The proximal convoluted tubule always absorbs a constant two thirds of NaCl and H2O.  Na is absorbed first and creates a concentration and charged gradient so this causes H2O and Cl- to follow Na+ passively.  The proximal convoluted tubule also reabsorbs 100 percent of glucose and amino acids.  This only occurs with the use of transporters.  In the case of diabetes mellitus, sugar and amino acids remain in urine because the proximal convoluted tubule’s transporters are completely saturated.  The PCT has no control of how much is absorbed.  Its only concern is to absorb two thirds of the NaCl and the H2O.  The distal convoluted tubule fine-tunes Na reabsorption.  The DCT is sensitive to aldosterone.  Aldosterone synthesizes sodium transporters, which increases sodium reabsorption.  The distal convoluted tubule then transports tubule fluid to the collecting ducts. The DCT does not absorb amino acids and glucose like the PCT.

9.  You are about to weigh in for your inaugural WWF performance but you did not stick to your strict diet.  So your are counting on the fact that you have purposely dehydrated yourself in effort to shrink osmotic receptors and lose a few pounds.  Starting with the response of the hypothalamus, describe your body’s general response and the effect on urine concentration and total body water.

After you become dehydrated, the osmotic receptors shrink and your hypothalamus sends information to your posterior pituitary to release ADH into the blood stream.  The release of ADH causes more aquorins to be active and allow water out into the hypertonic interstitial fluid created by the Loop of Henle.  This causes an increased reabsorption of H2O which contributes to increase the total body water.  The urine is going to be more concentrated because it had less water content and more solutes.  This process is called antidiuresis.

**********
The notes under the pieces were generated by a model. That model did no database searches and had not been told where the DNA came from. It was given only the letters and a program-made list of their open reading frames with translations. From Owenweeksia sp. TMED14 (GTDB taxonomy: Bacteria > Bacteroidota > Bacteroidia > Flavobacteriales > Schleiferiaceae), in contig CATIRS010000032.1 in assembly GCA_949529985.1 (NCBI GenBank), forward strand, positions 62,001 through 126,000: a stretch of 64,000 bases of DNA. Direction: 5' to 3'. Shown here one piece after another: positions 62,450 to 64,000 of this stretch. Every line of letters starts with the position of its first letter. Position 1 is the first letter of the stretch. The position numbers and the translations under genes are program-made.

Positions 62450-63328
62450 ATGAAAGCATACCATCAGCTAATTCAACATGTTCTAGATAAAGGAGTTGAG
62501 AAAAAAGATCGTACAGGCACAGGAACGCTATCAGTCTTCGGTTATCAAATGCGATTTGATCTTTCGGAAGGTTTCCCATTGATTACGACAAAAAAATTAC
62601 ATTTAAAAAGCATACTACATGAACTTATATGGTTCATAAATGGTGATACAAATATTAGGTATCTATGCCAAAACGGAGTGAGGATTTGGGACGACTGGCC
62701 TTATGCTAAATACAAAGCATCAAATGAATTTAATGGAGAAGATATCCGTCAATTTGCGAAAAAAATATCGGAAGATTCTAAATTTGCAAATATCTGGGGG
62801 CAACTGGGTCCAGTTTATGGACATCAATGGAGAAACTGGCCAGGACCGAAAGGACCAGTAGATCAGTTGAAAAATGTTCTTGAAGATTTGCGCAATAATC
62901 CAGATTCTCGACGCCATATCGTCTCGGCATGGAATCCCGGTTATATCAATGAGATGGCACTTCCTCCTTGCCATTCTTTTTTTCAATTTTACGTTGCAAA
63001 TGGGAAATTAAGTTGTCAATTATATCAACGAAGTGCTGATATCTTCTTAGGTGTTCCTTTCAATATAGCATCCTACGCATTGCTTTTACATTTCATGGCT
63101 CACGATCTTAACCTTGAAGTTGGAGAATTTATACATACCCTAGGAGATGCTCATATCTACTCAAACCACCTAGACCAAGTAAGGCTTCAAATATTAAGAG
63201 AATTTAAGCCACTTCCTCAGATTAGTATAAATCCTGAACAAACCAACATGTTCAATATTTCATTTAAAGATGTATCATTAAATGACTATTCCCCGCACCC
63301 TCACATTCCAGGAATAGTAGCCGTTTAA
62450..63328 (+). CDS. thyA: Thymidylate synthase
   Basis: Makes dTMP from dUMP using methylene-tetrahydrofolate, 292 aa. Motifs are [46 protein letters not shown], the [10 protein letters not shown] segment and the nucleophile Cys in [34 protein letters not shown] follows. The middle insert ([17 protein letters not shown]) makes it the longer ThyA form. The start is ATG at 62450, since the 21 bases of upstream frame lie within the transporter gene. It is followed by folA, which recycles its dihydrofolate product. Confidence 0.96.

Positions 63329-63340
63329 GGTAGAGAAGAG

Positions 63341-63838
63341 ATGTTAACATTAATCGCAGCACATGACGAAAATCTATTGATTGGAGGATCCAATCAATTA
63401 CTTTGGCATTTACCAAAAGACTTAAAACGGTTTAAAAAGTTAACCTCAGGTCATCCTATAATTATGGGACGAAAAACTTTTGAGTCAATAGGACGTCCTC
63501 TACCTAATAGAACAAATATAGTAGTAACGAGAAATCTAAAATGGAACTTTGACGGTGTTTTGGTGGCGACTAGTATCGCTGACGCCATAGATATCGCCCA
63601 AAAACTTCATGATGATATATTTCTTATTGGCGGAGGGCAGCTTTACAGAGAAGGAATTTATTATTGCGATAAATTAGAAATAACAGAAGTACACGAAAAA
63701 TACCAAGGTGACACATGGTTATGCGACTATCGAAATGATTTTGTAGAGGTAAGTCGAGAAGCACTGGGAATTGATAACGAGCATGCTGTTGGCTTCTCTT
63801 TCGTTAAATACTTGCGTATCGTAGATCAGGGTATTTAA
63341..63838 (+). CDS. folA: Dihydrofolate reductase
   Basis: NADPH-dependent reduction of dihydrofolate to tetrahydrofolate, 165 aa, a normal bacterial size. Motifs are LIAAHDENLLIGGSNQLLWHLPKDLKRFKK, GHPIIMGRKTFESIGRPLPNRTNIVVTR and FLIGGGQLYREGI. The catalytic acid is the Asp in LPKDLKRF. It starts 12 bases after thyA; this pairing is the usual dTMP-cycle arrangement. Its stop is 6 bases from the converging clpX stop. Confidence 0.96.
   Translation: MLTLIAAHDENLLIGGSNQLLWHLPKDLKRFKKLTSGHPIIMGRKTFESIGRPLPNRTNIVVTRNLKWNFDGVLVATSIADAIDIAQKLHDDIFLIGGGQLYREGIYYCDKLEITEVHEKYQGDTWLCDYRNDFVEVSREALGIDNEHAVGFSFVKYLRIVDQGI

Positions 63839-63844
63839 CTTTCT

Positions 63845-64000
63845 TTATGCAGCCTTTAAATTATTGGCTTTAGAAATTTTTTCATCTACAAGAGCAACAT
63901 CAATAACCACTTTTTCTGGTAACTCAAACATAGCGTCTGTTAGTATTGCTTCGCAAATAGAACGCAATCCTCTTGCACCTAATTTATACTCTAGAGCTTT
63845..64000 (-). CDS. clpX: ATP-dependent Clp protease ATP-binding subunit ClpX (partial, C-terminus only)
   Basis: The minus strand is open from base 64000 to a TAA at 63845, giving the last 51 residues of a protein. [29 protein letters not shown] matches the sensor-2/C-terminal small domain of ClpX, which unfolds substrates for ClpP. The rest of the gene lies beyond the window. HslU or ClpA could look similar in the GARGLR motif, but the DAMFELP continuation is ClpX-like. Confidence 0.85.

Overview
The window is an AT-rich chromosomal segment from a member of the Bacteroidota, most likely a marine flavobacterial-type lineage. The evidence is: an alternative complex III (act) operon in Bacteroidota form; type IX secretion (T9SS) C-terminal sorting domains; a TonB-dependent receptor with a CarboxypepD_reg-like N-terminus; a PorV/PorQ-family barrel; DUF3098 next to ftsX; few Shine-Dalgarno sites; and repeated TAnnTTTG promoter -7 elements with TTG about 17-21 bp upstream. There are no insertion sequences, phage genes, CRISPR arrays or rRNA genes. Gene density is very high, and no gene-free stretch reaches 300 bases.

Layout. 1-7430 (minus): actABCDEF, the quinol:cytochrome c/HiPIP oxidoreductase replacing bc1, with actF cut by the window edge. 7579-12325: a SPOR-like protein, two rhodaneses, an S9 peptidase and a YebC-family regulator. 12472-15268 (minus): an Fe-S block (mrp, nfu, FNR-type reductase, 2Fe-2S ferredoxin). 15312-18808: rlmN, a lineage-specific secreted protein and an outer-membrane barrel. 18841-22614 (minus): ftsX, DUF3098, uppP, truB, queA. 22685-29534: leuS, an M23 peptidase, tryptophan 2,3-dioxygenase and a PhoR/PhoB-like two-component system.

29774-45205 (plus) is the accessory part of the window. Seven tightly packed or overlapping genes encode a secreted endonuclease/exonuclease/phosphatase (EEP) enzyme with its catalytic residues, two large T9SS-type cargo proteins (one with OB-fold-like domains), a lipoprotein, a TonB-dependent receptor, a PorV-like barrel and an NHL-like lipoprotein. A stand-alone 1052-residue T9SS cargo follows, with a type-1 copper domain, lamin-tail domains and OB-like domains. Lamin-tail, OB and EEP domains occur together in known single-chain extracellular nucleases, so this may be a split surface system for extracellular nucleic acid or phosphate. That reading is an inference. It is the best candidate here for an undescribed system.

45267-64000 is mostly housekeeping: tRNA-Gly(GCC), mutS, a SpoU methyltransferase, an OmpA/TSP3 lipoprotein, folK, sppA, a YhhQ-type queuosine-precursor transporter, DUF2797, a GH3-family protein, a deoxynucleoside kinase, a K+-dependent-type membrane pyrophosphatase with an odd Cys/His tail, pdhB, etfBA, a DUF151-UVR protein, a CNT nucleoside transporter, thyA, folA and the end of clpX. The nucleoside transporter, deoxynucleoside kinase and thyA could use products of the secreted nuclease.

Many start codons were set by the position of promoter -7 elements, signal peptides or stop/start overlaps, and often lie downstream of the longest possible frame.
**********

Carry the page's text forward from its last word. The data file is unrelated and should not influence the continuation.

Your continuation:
10.  Referring to the salty hot dog eaten earlier, describe the body’s response to sudden Na increase.

Sodium in the extracellular fluid will increase causing the blood volume to increase thus increasing the main arterial pressure.  This increased arterial pressure will activate baroreceptors, which will send information to the CV center, and the CV center will send the information to the adrenal cortex to decrease the release of aldosterone.  The distal convoluted tubules do not receive any aldosterone.  This will cause no sodium to be reabsorbed lowering the interstitial concentration of sodium.

Increased sodium in the interstitial fluid also causes Na delivery to the J-G apparatus.  This causes J-G cells to decrease the release of renin.  ADH in turn also decreases but is compensated by the osmoreceptors. Increased sodium in the interstitial fluid also causes the release of ADH, which causes collecting ducts to retain H2O.   Arteriolar constriction will occur along with a strong desire to drink water.


I'm Larry

Hi there, would you like to get such a paper? How about receiving a customized one?

Check it out